Disney’s Oscar-winning Zootopia remains a classic over four years following its theatrical release and holds up in viewing on Disney+.
In Zootopia, you can be anything you want to be. Judy Hopps (Ginnifer Goodwin) moves from Bunnyburrow for the chance at becoming a police officer. Even though she’s the best in her class, the Zootopia Police Department assigns her traffic cop duties. It’s not the most glamorous position for the first rabbit ever in the ZPD but she makes the best of it. Through her position, Judy encounters a sly fox, Nick Wilde (Jason Bateman). Just has been taught not to trust foxes but somehow, she sees some goo in him. She soon learns that there’s more here than meets the eye. When Mr. Otterton goes missing and Chief Bogo (Idris Elba) assigns the case, Judy cons Nick into working together in hopes of finding him.
Movies with talking animals are not new. Many of the classic Disney films feature some of our favorite talking animals on screen. It is in this spirit that Zootopia does not disappoint. Though when it comes to a re-imagining that place animals where humans should be, the film is closely related to Robin Hood in spirit. And no surprise here, both films feature foxes in the leading roles.
The film isn’t immune to the classic cliché of opposites attracting each other. Don’t let your brain go there–I’m talking about a professional relationship! In a city full of both prey and predators, Judy and Nick shouldn’t be working together. However, animals have evolved and so this is life in Zootopia. The film really examines the relationship between prey and predators. Once a handful of predators start reverting to their native form, the city’s residents start erupting in protest. Judy’s performance at a press conference did no favors in fueling the protests. In fact, Jared Bush and Phil Johnston’s screenplay really dives into animal stereotypes. While there is no requirement for films to teach viewers a lesson, this one really does.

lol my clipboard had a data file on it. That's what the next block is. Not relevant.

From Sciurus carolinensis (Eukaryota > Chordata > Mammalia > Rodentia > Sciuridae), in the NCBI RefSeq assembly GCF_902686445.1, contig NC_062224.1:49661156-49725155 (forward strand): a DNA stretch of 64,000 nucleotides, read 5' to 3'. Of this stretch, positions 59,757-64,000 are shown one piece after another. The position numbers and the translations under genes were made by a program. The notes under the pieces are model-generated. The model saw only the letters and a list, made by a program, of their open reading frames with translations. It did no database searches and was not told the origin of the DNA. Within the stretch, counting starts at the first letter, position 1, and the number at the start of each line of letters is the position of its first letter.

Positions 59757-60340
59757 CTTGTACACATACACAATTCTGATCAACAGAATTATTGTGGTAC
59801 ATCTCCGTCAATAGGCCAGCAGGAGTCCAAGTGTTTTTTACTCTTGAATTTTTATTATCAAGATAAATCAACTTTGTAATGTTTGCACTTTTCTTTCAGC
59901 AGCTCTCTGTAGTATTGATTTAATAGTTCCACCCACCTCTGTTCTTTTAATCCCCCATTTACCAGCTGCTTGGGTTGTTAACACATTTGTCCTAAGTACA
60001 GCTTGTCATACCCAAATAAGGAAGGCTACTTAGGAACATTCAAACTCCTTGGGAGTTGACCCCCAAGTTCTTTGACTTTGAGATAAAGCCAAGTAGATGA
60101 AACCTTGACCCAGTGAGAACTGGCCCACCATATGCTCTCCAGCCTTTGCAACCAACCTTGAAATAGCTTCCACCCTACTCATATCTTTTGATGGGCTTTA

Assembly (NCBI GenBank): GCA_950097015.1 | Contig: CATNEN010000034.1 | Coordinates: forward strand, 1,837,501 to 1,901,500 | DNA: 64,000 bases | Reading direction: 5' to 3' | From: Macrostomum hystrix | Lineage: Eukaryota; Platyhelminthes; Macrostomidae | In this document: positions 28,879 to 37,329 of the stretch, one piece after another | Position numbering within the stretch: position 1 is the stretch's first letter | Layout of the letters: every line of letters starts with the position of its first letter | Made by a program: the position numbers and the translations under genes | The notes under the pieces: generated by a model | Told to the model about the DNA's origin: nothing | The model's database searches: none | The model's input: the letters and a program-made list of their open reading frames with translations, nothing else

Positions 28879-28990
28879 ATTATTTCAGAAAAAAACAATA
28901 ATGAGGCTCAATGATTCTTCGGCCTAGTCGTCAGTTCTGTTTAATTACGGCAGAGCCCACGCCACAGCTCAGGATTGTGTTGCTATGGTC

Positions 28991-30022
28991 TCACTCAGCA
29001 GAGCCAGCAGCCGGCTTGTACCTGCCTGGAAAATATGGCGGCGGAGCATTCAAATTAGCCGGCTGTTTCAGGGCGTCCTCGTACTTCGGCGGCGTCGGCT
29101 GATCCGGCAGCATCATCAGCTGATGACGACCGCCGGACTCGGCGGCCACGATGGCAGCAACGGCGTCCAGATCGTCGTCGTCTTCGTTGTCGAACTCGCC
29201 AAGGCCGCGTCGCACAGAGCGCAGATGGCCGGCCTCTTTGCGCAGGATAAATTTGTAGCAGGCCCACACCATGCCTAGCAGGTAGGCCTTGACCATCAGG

In re-imagining animals living in a major metropolitan area, Zootopia features a wide variety of neighborhoods much in the same way as New York City or London. Among them are Sahara Square, Tundratown, Rain Forest District, Little Rodentia, and Bunnyburrow. However, Savanna Central is where animals from all environments get together and the design takes inspiration from Disneyland itself.
Goodwin and Bateman may lead the film but Flash the Sloth (Raymond Persi) steals the show from what became the most GIF-able scene in the entire film. The two make for a great team so it perplexes me that there isn’t a sequel yet. Leave it to Pinky and the Brain‘s Maurice LaMarche to do his best Marlon Brando as crime boss Mr. Big. All in all, Zootopia features a star-studded cast in one of the best-ever animated films from Disney.
Michael Giacchino hits a home run with the film’s score. While the score follows Judy and Nick, Giacchino tries to make this a universal score. Shakira, who stars as Zootopia pop icon Gazelle, performs the end credits song, “Try Everything,” written by Sia and Stargate.
This is a film that has something for everyone including–yes–Breaking Bad fans! Younger children might not notice but adult viewers will instantly be able to catch Woolter and Jesse in their underground operation. I’ll say this–this isn’t something you’d expect from a film targeted at children. Oh well, I didn’t mind!
Zootopia is the rare animated Disney film that feels like it was made for adults almost as much as children.
DIRECTORS: Byron Howard and Rich Moore, Jared Bush (co-director)
SCREENWRITERS: Jared Bush and Phil Johnston
CAST: Ginnifer Goodwin, Jason Bateman, Idris Elba, Jenny Slate, Nate Torrence, Bonnie Hunt, Don Lake, Tommy
Chong, J.K. Simmons, Octavia Spencer, Alan Tudyk, and Shakira